It was bad news for admirers of Armitage's poetry when he broke the news that he wasn't going to be writing a poetic first novel. Even more distressing, for women at any rate, was when we discovered that we're not talking about just the one little green man here, but a full cast of immature, sour and downright decaying male characters. And the cover picture is a blatant hazard warning of embarrassing nineteen seventies childhood nostalgia ahead. How could that nice Simon Armitage do this to us?
I'd say give it a go. The novel opens with an exquisitely atmospheric prologue, worth the cover price alone for any poetry fan, before we come down from the attic straight into prosy blokeland. Armitage then quickly starts to draw his audience into a risky game of his own to parallel that in the plot.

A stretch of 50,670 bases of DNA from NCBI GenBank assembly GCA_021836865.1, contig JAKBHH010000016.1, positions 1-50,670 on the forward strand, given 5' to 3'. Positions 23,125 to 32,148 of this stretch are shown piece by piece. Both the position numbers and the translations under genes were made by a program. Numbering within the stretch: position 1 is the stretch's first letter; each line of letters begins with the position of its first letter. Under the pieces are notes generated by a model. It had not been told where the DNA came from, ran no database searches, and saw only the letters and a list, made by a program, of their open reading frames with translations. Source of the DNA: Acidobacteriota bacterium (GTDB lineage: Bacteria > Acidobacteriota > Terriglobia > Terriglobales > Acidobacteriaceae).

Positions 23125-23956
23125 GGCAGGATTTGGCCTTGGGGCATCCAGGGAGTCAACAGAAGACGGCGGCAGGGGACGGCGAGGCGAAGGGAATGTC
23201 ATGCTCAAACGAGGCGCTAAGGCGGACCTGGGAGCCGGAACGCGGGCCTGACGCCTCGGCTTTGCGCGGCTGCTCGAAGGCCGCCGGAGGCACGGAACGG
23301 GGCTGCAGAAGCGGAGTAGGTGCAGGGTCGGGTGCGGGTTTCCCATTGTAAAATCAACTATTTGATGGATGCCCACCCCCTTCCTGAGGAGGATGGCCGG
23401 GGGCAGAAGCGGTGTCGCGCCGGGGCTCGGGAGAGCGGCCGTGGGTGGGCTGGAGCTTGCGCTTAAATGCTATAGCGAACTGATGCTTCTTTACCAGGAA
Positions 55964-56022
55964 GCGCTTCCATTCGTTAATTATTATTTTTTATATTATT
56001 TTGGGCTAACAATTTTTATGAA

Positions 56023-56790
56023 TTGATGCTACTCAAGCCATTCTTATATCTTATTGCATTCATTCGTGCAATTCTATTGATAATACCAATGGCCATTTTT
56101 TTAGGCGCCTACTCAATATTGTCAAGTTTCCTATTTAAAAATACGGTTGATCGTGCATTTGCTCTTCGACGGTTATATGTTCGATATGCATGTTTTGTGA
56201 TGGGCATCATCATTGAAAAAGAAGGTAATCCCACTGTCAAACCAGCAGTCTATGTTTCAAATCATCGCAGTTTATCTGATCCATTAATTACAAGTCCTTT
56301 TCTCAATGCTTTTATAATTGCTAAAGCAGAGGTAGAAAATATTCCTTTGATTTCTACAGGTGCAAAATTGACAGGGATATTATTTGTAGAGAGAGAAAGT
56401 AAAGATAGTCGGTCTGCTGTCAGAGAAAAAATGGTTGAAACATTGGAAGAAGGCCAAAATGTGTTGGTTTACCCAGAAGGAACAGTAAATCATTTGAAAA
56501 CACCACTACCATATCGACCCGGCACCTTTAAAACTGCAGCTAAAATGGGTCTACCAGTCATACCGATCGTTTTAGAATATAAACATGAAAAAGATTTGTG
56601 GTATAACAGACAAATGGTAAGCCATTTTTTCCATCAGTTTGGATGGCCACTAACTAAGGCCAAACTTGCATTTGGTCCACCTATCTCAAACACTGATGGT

The man telling the story, Barney, seems like a nice enough guy, thirty-odd, Northern, a bit like Armitage himself really. Ha. One by one, our assumptions about Barney are deftly slid from under our feet. Maybe he's not quite so nice after all, his laddishness more destructive than charming. Maybe his ex-wife can give us more insight in a casual remark than Barney can muster in a whole book. (And maybe we would be wise not to take Barney's word for it on her iciness . . .) But then, maybe he's had a harder time of it than we first realised. Maybe he's starting to learn from his mistakes and grow up at last. It's when we find out that the git hasn't only been lying to his mates, he's been lying to us too, and yet we're still hoping for his redemption, that we grasp the subtlety of Armitage's achievement.
I could still have done with a bit less of the spangles and curly wurlies though . . .